North Korea summit could boost Republicans midterm chances
SOUTH BEND, Ind. — Could President Donald Trump’s historic meeting with North Korean dictator Kim Jong-Un help Republicans rally more voters at the polls in the fall?
While the White House is touting it as a big win for the president, many in the Republican National Committee believe it could lead to big wins for GOP candidates in November.
RNC chair Ronna Romney McDaniel said yesterday the president should be championed for his work while also taking a swipe at Democrats who are critical of Trump.
The president announced Tuesday, Kim Jong-Un committed to denuclearizing the Korean Peninsula.
“As history has proven over and over again, advisories can indeed become friends,” said President Trump.
“The implications are going to depend on what those details are and there were so few details in the initial agreement that it’s impossible to know,” said Rick Klein, ABC News political director.
It’s a campaign promise, the president made during a rally in Elkhart last month.
“I’ll be meeting with Kim Jong-un to pursue a future of peace and security for the whole world,” he said during the rally.
Now that the meeting has happened, what will this kept promise mean for Republicans in the 2018 midterms?
“If you can point to a strong and growing economy, tax cuts that are working to deliver more dollars to actual families and jobs and on top of that a more peaceful and secure world, then you start to have an argument to push back against the incredible argument that’s being unleashed,” said Rick Klein.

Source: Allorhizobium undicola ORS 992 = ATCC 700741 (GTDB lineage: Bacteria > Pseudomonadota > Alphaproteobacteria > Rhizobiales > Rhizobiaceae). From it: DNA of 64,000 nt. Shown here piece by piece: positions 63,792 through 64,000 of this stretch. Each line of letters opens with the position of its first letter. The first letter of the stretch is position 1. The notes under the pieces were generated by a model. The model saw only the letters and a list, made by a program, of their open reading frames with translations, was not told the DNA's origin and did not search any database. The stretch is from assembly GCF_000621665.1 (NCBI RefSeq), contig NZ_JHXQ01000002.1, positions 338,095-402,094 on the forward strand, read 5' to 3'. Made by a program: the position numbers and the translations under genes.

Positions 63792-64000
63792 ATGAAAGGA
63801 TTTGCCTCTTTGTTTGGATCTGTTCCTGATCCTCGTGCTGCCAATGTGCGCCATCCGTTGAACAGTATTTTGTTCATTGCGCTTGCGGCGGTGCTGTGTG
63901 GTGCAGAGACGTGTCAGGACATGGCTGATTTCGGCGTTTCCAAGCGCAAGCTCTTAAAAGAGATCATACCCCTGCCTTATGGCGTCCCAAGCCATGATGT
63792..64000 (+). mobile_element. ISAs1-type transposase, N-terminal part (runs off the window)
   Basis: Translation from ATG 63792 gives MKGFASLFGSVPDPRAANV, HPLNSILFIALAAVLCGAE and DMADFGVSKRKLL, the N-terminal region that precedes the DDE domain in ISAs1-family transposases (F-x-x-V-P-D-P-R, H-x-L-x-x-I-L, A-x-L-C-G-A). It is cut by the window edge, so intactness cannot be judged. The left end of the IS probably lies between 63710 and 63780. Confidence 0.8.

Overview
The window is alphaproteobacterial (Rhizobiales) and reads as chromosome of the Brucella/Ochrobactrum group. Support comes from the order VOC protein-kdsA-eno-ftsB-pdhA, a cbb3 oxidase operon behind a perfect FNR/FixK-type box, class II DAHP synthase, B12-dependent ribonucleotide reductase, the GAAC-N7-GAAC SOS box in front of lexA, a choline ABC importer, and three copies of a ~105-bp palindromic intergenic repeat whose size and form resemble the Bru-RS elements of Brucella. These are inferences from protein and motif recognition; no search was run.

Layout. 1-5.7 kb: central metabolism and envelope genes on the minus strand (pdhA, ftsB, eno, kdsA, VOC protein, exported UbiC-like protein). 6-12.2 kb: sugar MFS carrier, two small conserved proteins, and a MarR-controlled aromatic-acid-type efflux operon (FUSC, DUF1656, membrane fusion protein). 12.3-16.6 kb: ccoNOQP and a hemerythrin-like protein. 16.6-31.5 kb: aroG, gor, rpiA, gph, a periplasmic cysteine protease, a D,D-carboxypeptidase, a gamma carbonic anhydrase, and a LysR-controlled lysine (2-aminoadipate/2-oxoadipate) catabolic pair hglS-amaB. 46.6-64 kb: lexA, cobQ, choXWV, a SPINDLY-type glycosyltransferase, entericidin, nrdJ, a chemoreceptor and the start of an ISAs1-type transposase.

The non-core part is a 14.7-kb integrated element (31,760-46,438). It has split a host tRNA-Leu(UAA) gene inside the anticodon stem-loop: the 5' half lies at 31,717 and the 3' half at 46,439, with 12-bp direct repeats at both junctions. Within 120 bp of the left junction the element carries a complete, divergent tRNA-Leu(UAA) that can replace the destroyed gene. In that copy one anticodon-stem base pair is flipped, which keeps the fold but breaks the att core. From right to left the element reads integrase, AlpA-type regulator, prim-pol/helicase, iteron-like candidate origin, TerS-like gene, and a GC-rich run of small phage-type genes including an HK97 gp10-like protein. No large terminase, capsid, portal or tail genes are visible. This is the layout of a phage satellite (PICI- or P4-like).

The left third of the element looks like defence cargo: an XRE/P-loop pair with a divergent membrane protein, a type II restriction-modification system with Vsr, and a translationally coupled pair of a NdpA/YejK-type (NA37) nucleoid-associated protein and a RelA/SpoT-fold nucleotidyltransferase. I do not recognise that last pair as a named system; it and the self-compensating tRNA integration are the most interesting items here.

Senator Joe Donnelly, the Democratic incumbent who the president was in town last month to rally against, lauded the Trump’s progress with North Korea but he also expressed a few reservations.
“I am also concerned about the president’s announcement that he plans to stop joint U.S.-South Korean military exercises, as these efforts are central to assuring the security of our allies in the region, and I will be actively seeking details on this front,” said Donnelly in a statement to ABC 57 News.
Indiana Republican chair Kyle Hupfer called out Donnelly for a speech on the senate floor in 2017, criticizing the president’s administration for lacking a strategy on North Korea.
But Donnelly’s camp pointed to his involvement in helping shape sanctions against country last year while part of the Armed Services Subcommittee on Strategic Forces in the U.S. Senate.
Donnelly’s midterm opponent, Republican nominee Mike Braun congratulated the president following Tuesday’s summit as well.
He said in part in a statement he believes this will result in a path towards a safer Pacific region and a safer United States.